The EOS motto is "If it's not fun, it doesn't get done." I really wish TPTB at ABC Daytime would adopt this as its own. They're making things really difficult for me this week, not to mention poor little Pollyanna.

No AMC today, due to events taking place in our nation's capital. On the East Coast, no GH (making me ever so grateful for SoapNet). To be honest, I'm not as sad as I normally would be about this. On GH, they've been setting the stage for "the most horrible act imaginable," and I have just one question: Why?

Daytime has a long tradition of addressing real-life horrors, from drug/alcohol addiction to racism, homophobia to breast cancer. AMC is currently running a domestic abuse storyline (Maggie/Jonathan) and GH is about to revisit something that is probably every woman's worst nightmare, rape. There is nothing about this story that merits its telling.

If it's a means to advance a storyline, it's cheap and vile and anyone involved in its creation and execution should be fired because they obviously lack the talent needed for their job. ("Oh, but this would be a great way to get Liz and Lucky back together; unite them in their grief and memories." Bite me.)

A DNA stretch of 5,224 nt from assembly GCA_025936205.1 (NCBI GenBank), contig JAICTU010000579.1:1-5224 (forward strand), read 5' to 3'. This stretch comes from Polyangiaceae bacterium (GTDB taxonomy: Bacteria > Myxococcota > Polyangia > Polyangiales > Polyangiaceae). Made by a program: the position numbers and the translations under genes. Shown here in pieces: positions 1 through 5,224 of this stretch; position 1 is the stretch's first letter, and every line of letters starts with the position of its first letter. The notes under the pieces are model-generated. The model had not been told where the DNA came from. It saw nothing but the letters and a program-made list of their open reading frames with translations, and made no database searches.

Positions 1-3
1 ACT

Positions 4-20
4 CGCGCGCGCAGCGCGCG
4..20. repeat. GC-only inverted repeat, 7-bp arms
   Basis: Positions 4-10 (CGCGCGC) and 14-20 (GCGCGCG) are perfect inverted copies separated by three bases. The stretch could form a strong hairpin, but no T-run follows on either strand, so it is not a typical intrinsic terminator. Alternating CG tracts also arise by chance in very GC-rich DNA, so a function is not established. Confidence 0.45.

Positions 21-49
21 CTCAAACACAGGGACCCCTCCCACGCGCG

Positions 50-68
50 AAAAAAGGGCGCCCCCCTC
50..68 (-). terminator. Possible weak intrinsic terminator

Here's the scenario I've dreamed up. A popular rumor roaming the 'Net lately is that high-level ABC execs have ordered GH to become more "female-friendly." So, in order to offend as many viewers as possible and collect a fat severance package, presto! Let's have Connor "attack" Emily. Collect your golden parachute at the door.

Last week, a reader wrote in to take issue with my pleas for the resurrection of the Nurses' Ball. The following is a portion of my response, and I'm repeating it here because it applies to this column:

"The Balls were hospital benefits, with the last few raising money for AIDS care and awareness. At a time when it was not a very popular topic, GH would display parts of the National AIDS Quilt, spotlight other fundraisers, and feature guests like the mother of Ryan White, a teenager who got AIDS from a blood transfusion and didn't live past his teen years. Sonny donated millions to set up a 'Stone Cates Memorial AIDS Wing' at the hospital. So, not only did the Nurses' Balls entertain, they showed a bit of social responsibility that is sorely lacking these days. (The show also used to mark Dec. 1, the 'Day of Compassion,' in memory of those lost to AIDS, but I haven't seen that in a while.)"

A bit of social responsibility that is sorely lacking these days.

That's all I have to say about that.

P.S. R.I.P., Ruth Warrick. One hell of a lady.

January 13, 2005

January 6, 2005

December 30, 2004

December 23, 2004

December 16 2004

December 8, 2004

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